Staff and parents protest at academy move

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STRIKING teachers and parents took part in a protest outside a school which is resisting academy status.

Downhills Primary School in Haringey, north London, which was placed in special measures earlier this year after failing an Ofsted inspection, was closed to pupils as all 20 teachers went on strike.

The teachers, who are all National Union of Teachers (NUT) members, were joined by up to 30 parents as they demonstrated over the proposal by the Department for Education (DfE) to force the establishment to become a sponsored academy.

The school is among 200 underperforming primaries nationally which the Government wants to turn into academies.

They are all schools where less than 60 per cent of pupils have reached the expected level for their age in English and maths tests in the five years up to 2010.

Parent Sarah Williams, 40, who has two sons at the school, said: “There is absolutely no evidence that a change in structure improves children’s educational outcomes.”

NUT London regional secretary Tim Harrison said: “The interests of Downhills School are best served by it continuing to be a local community school supported by governors from the area and maintained by the local authority.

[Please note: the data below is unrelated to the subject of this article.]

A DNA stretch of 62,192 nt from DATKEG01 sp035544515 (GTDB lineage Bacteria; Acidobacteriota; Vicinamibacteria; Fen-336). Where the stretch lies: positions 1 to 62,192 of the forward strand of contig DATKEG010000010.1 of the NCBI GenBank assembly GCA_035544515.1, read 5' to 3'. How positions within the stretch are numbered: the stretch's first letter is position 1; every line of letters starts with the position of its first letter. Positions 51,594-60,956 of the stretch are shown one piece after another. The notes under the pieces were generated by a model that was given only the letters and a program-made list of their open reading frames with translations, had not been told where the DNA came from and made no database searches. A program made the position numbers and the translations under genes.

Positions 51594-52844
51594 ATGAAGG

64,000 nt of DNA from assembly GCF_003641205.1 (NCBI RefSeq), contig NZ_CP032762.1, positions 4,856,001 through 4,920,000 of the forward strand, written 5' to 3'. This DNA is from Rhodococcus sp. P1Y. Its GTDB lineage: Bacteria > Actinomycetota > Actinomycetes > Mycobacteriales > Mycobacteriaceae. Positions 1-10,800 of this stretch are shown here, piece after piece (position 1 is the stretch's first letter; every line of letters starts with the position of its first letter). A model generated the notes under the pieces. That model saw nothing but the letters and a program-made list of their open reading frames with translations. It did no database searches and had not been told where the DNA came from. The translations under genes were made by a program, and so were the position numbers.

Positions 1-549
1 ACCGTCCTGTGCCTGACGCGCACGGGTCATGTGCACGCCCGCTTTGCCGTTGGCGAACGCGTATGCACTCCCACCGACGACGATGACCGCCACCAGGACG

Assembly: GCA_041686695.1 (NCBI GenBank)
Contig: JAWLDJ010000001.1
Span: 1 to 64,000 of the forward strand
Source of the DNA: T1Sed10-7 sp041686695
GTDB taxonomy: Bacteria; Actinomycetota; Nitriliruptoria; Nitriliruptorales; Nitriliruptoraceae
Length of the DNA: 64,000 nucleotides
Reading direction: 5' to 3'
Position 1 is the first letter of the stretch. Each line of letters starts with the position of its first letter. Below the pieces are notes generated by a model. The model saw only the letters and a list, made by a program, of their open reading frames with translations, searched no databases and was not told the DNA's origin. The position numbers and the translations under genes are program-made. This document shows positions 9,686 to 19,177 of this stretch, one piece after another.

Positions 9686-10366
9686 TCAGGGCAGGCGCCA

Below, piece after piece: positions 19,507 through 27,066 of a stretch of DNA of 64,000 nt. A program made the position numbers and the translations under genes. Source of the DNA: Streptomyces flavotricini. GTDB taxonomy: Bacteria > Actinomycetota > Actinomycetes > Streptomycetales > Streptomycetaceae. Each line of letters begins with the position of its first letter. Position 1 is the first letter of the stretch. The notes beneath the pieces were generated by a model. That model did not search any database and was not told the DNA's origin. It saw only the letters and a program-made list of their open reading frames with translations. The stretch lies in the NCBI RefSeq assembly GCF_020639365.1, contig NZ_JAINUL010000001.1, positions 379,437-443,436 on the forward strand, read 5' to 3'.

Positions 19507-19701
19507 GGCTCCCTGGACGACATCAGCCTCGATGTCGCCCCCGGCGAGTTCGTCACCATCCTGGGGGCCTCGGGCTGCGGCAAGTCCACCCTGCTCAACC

“There is very little support for the Government’s intervention to seek to impose an unwanted sponsor and the school becoming an academy.”

The DfE has maintained that the school, which was also placed in special measures in 2002, has struggled to obtain the required standards for years.

Since the latest Ofsted inspection, which was carried out after the row over academy status began, the head teacher, Leslie Church, has resigned and a new interim governing body has been appointed by Ministers.

The school has claimed that Education Secretary Michael Gove is illegally attempting to force academy status on them and that attainment records and an interim Ofsted report last September suggested standards were improving. Downhills, which is more than 100 years old, last came out of special measures in 2005 but in January 2010 was told by Ofsted that “significant improvement” was needed.

A DfE spokeswoman said: “Downhills has been underperforming for several years. Most recently Ofsted found that it is failing to give its pupils an acceptable standard of education and that those responsible for leading, managing and governing the school are not demonstrating the capacity to secure the necessary improvement.

“That is why we have appointed an interim executive board to give the school the leadership and expertise it needs to improve.”